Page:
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CBIBS's Wilson Honored by American Meteorological Society

Congratulations to Doug Wilson, who was recently presented the American Meteorological Society’s 2013 Francis W. Reichelderfer Award for his work from 2006 to 2012 that led to development and growth of the NOAA Chesapeake Bay Interpretive Buoy System.

The Reichelderfer Award is given in recognition of distinguished contributions to the provision of operational environmental services to the public. The award was presented to Wilson January 9, 2013, at the 93rd AMS Annual Meeting in Austin, Texas, by AMS President Dr. Louis Uccellini, who is also director of the NOAA National Weather Service’s National Centers for Environmental Prediction.

Nominations for awards are accepted from AMS members, and are accompanied by letters of support. The value of CBIBS and the importance of Wilson’s work to develop the system were supported by letters from the NOAA National Weather Service’s Wakefield, Virginia, and Baltimore/Washington Weather Forecast Offices.

Doug Wilson describes how CBIBS buoys track and relay data about the Chesapeake Bay.

These offices underscored the importance of data from the ten CBIBS buoys by describing how they use CBIBS observations including wind speed and direction and wave measurements—CBIBS buoys provide the only wave measurements in the main stem of the Bay—to provide more detailed marine forecasts for their constituents. These improved marine forecasts, in turn, support commercial transportation, fishing, and recreational boating on the Chesapeake Bay.

CBIBS data also provide fundamental measurements needed to monitor the health of the Bay, through hourly tracking of parameters including dissolved oxygen, chlorophyll, and turbidity. Observations from the buoys are also used in educational settings, and buoys mark locations along the National Park Service’s Captain John Smith Chesapeake National Historic Trail.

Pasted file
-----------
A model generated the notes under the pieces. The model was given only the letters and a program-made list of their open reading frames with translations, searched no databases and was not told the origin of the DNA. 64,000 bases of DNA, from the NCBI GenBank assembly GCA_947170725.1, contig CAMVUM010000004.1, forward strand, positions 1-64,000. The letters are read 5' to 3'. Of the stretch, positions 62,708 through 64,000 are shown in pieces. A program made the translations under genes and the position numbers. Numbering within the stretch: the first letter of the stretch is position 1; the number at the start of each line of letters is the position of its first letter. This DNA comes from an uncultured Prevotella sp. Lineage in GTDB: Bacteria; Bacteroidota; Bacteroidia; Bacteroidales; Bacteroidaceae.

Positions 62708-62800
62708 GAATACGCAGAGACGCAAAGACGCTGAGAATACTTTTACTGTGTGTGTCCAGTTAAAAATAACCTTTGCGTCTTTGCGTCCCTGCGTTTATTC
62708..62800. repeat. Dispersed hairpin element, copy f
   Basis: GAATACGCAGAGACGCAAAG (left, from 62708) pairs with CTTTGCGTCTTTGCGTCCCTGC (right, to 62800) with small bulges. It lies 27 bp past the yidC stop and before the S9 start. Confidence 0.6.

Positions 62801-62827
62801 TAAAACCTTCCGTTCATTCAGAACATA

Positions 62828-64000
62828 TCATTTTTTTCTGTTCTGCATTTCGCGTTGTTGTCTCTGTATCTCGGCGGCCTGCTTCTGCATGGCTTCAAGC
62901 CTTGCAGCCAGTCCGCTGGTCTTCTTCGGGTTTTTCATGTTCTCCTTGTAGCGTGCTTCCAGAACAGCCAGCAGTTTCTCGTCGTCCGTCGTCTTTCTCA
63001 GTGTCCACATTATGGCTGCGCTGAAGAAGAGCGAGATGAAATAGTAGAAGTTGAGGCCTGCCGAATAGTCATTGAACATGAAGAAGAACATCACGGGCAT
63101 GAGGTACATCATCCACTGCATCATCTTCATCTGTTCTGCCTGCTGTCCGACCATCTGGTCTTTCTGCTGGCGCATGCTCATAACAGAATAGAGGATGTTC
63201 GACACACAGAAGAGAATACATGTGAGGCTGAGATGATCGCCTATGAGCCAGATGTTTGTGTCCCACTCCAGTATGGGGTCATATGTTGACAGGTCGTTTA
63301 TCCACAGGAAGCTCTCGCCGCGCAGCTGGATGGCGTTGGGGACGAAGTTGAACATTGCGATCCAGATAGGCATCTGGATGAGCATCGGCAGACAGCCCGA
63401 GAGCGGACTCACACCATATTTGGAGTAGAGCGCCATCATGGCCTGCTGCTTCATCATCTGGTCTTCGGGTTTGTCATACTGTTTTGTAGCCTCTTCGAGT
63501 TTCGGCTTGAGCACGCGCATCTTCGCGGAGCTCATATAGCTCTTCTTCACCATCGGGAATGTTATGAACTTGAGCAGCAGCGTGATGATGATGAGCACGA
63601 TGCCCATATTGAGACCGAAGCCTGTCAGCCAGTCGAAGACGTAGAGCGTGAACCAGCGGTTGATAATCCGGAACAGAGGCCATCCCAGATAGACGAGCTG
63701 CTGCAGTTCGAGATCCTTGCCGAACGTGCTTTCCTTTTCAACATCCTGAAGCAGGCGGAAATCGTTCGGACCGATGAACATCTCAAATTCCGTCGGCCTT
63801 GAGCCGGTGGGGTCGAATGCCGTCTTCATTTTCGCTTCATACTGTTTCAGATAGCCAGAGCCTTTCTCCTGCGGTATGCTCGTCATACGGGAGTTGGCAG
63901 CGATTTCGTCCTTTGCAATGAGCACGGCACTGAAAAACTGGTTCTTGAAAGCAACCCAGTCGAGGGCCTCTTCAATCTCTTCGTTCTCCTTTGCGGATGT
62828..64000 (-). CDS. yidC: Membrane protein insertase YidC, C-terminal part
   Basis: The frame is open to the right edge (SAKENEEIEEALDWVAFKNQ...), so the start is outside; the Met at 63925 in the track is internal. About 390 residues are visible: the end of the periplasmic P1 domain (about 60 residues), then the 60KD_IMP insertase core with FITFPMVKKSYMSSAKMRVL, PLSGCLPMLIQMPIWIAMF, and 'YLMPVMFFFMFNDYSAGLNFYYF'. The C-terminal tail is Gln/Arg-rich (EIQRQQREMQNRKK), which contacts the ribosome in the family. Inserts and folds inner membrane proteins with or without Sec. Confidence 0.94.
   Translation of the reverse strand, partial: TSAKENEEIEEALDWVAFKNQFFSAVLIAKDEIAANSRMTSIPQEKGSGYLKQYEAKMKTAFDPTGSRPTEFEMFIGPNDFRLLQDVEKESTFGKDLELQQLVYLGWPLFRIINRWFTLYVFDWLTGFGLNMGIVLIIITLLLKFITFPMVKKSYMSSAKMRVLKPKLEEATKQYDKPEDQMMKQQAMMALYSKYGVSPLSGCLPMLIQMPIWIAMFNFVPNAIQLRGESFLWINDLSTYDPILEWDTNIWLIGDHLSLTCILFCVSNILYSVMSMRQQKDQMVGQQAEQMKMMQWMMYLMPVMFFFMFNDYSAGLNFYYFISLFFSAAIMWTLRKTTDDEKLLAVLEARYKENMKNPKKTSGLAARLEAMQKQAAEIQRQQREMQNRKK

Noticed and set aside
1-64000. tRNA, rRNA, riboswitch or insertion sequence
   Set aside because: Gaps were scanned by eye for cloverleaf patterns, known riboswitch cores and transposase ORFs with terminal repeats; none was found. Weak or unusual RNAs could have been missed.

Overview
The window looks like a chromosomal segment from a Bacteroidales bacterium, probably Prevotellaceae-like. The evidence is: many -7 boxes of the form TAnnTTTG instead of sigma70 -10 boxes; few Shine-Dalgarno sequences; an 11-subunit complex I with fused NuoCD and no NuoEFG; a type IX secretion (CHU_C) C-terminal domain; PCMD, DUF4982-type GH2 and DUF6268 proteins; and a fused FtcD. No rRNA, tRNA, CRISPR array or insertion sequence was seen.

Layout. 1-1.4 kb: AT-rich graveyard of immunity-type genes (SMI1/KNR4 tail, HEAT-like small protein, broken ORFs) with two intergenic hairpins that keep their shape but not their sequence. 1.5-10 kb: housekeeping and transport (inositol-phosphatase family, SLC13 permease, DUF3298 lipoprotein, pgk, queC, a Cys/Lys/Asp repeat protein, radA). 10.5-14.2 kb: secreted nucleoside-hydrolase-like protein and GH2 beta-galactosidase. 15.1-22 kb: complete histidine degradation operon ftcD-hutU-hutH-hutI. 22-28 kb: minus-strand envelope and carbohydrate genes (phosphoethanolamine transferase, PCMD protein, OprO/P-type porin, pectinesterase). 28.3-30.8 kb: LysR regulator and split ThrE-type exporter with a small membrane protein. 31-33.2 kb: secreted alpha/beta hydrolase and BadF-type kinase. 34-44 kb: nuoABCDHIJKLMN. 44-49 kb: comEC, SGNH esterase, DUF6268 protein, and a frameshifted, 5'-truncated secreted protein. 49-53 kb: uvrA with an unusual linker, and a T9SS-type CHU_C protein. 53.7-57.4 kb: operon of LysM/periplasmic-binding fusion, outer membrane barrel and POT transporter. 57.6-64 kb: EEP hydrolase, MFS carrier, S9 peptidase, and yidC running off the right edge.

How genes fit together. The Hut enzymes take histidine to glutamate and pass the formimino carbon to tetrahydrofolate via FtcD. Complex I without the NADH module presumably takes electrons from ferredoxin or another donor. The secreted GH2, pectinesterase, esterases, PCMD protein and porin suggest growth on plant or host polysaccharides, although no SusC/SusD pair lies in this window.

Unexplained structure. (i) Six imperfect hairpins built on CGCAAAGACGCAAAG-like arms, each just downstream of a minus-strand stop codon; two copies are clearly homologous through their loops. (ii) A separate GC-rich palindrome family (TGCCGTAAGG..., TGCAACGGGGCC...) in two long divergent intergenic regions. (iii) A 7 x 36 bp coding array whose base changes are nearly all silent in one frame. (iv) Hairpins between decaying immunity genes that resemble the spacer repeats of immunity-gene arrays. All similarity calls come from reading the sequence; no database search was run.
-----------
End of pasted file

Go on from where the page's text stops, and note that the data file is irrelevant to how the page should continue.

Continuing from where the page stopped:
Wilson’s work began in parallel with concepts for the John Smith Trail; he saw the potential for buoys to do more than simply mark the Trail. His expertise with similar systems enabled him to assemble off-the-shelf parts in a unique way, and to create a system to deliver data in near-real-time using wireless technology. Wilson’s vision drove the way forward for a buoy system that today delivers information—including that real-time data but also featuring interpretive content about the buoys’ locations—via web, smartphone apps, and toll-free phone number.

A NOAA oceanographer who retired from federal service in 2012, he continues to work with the NOAA Chesapeake Bay Office to support CBIBS management and operations. He also consults on other coastal and ocean observing system applications worldwide.